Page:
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Visually impaired people need to be provided with safe and comfortable mobility and guidance information in indoor public environments.
- Private group -
Solution Proposal Title:
Guidance system for visually impaired people in indoor scenarios
Kind of Innovation:
Do you own the IP rights?:
Field of application:
Transport and mobility
In which cities has this project already been tested or piloted?:
This solution would allow improving the autonomy, safety, comfort, accessibility and mobility of visually impaired people in indoor public spaces (although the general public will also be able to benefit from the services offered), by providing the following set of functionalities: • Provision of general guidance information through multimodal interfaces allowing visually impaired users and the general public to understand by themselves the layout, points of interest and different routing options within an indoor space. The information will be available both from fixed smart points within the public space and from users’ mobile personal devices. • Provision of specific non-intrusive guidance/feedback information supporting visually impaired users to follow correctly a route within a public space. From the technological point of view, this solution is based on a radiofrequency based system providing guidance feedback to the user through audible or haptic feedback in a personal miniaturized device. This system enables visually impaired users to follow correctly a route within a public space.
The solution would integrate mature and validated results of a previous research project which applied RF technologies for the development of a guidance system for visually impaired people. In order to reach commercial viability the system needs to be tuned, adapted to the requirements of visually impaired end users across different regions of Europe, and to the requirements of different public indoor spaces typologies, and finally integrated in the operational and management processes and platforms already used by the owners and managers of the public spaces.
This solution needs to be proven at real pilot scale, so that further investments are needed for the integration, deployment, and validation phase in which end users involvement is required. The estimation of the total investment needed is around 250.000 €. This amount could be higher depending on the number of pilots needed to prove the scalability and replicability of the system.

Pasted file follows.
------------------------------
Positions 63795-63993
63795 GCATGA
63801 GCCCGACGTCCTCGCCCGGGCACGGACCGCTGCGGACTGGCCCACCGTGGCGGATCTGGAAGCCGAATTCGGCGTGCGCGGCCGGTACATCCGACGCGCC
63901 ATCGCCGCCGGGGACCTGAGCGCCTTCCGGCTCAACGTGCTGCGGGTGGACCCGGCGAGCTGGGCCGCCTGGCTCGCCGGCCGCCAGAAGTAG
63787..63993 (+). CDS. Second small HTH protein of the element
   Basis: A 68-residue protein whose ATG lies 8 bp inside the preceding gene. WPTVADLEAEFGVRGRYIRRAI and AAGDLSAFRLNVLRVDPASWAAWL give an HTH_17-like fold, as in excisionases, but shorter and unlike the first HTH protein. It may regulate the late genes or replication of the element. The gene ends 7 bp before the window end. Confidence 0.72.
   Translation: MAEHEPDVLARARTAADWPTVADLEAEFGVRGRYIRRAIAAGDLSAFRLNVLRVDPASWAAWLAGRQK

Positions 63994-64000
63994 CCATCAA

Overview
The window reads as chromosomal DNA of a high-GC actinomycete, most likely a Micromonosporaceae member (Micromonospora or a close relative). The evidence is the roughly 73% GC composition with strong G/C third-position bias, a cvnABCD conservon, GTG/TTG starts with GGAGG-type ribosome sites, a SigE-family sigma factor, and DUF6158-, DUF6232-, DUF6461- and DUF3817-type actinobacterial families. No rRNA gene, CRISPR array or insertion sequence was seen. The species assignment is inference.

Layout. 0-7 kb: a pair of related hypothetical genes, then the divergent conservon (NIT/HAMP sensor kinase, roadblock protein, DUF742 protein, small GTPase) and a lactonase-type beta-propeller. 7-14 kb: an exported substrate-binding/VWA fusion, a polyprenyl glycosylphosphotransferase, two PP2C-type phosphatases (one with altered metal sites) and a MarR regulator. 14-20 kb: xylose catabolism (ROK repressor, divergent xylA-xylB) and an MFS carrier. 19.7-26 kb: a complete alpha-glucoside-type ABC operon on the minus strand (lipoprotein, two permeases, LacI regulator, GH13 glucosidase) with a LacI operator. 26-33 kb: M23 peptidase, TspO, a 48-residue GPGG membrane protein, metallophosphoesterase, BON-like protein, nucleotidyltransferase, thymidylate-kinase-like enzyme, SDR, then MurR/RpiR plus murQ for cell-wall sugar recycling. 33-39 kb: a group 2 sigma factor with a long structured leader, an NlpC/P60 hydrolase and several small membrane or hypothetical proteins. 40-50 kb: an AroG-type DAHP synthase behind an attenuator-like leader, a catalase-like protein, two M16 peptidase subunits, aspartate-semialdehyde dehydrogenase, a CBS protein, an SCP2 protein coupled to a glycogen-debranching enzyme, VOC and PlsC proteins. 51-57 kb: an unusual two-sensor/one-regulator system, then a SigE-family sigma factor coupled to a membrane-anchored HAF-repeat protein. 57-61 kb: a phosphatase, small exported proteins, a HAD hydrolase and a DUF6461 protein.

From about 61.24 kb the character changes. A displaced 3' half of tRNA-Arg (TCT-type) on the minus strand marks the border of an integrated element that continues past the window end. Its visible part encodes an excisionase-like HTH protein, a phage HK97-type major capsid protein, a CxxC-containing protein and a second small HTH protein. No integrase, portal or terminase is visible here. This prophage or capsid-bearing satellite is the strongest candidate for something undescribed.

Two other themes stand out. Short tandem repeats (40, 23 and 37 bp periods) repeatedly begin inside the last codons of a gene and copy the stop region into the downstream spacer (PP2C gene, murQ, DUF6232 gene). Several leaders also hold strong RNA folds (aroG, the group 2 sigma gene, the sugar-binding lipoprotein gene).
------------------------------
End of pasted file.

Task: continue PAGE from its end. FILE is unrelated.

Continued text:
Suitable city context (including governance, spatial layout, climate, end-user involvement) :
This solution is focused to environments where the current standard approaches are mainly based on traditional elements with hardly any use of ICT support, such as tactile paving for signaling and guidance purposes. The solution is not aimed at replacing these pre-existing aids, which are anyway enforced by most national regulations in Europe, (related for instance to accessibility in public transport infrastructures); quite on the contrary, this solution would provide complementary added value thanks to the flexibility of ICT. In this way the solution would be able to produce a huge technological leap in the accessibility systems adopted at real scale nowadays.
Financial cost/benefit analysis and return on investment (period):
The validation process requires the involvement of infrastructure owners and visually impaired people associations. The idea is to involve both public or private owners of metro networks, rail networks, museums, shopping malls, universities, etc. who can be interested in improving accessibility and mobility of this collective. If the pilots are validated successfully, the solution can be quickly adopted and can be spread into many European cities. If pilots are kindly welcomed by end users and by infrastructure managers, expectations can reach a RoI between 3 and 5 years.
Interfaces with other technologies:
The approach to be followed in terms of interoperability is to look for interconnection protocols and paradigms which allow quick integration of the solution with heterogeneous systems, such as operational and management tools used in different public spaces typologies, with a loosely coupled architecture that facilitates the adaptation and replication of the solution in locations with different requirements.
Wider potential expected benefits for cities:
The solution will provide added value over traditional, non-ICT based accessibility solutions installed in public spaces. End users will be more confident when moving across public spaces, even for the first time, so the service will contribute to a better inclusion of visually impaired people, and to the access of public services under equal conditions. The solution could be replicated in any indoor public space regardless of its location, typology, or the cost requirements. That means a huge potential European market that includes all transport stations and hubs (airports, railway, subway and bus stations), museums, shopping malls, sport facilities, hospitals, office buildings, municipal buildings, etc.
Additional requirements on deployment:
Acceptance of the solution by visually impaired people will be essential to ensure its wide adoption. Therefore associations of end users and other stakeholders related to the system usage or deployment should be involved in the deployment or replication processes.
Above 1 000 000
Above 100 000